Duxford’s season opener has long heralded the start of the Airshow season “proper”, being the first major venue to host an event in the season. Traditionally a one day show, though since the demise of the (much missed) October display the May show now gets two full days, rightly or wrongly.
This years show was billed as a VE Day anniversary show, so things looked set for a classic Duxford full of World War Two heavy metal commemorating the conflict. However, the expected line up didn’t really appear. Rather than the expected wall to wall warbirds with some modern aircraft thrown in, Duxford instead chose to chart the history of aviation from the Great War through to modern times.
While different to the expected result it did make for a number of Duxford firsts and some welcome variety. For the purpose of this review I’ll take a look at the show in chronological order, rather than the display order which differed greatly on both days.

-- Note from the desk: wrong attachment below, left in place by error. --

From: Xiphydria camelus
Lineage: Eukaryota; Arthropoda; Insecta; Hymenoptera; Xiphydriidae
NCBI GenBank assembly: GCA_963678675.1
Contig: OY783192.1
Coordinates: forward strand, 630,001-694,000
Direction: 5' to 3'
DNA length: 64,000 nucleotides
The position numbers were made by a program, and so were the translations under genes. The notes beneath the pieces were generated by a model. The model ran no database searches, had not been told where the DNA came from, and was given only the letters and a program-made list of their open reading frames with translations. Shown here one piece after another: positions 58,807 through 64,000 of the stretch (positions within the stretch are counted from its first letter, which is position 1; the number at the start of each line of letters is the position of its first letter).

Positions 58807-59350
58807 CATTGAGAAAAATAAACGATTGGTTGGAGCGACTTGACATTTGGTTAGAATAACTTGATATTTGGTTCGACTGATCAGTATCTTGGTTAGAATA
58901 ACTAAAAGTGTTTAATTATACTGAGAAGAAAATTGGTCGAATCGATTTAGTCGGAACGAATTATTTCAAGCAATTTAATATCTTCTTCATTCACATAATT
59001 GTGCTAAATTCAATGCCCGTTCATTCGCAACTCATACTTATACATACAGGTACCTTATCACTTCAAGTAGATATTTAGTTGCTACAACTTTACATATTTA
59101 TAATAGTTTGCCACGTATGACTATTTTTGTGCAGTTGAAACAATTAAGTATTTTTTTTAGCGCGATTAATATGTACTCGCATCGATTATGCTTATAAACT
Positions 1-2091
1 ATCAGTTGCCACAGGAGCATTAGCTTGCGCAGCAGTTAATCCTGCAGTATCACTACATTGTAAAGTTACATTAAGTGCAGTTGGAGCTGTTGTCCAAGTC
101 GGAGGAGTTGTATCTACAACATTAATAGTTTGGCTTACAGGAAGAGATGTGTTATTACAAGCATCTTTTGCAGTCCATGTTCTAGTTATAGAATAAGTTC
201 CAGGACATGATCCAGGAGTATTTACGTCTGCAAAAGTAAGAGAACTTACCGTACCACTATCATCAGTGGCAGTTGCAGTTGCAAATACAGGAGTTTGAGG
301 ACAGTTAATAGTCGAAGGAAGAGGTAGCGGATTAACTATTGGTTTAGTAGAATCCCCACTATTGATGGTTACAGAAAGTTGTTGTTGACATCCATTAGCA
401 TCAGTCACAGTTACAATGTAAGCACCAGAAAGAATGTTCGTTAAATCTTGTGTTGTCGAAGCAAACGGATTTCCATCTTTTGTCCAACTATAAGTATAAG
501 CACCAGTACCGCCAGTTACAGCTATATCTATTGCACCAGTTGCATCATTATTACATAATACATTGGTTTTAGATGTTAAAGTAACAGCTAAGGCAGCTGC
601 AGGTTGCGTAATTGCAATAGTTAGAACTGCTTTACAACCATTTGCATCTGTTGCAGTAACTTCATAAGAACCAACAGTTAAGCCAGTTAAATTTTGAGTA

The earliest aircraft on display were the First World War aircraft, this included a welcome return from the Nieuport 17 replica based at Duxford which put in quite a sporty display routine. Flying below it were a pair of more original aircraft, leading this pair was the WW1 aviation heritage BE2, which is a highly accurate reproduction from the Vintage Aviator Ltd.
The star of this segment however, was the original Bristol F2b, which is rarely seen away from its Old Warden base these days. Seeing these World War One aircraft against the expansive back drop of Duxford made for a glorious sight.
While the show saw a number of Duxford firsts, it also saw two “world” debuts, the first of which formed part of a 30’s fighter pair. The Historic Aircraft Collection’s Hawker Fury made its first appearance following a number of years on the ground since carrying out its first flights in 2012.
The debut was well worth the wait, renowned warbird pilot Charlie Brown threw the 30’s fighter around with grace and power in equal measure, starting the solo display off with three full loops in succession, followed by sweeping passes and towering barrel roles. Those short exhaust stubs mean the Fury demands your attention even when you aren’t looking at it!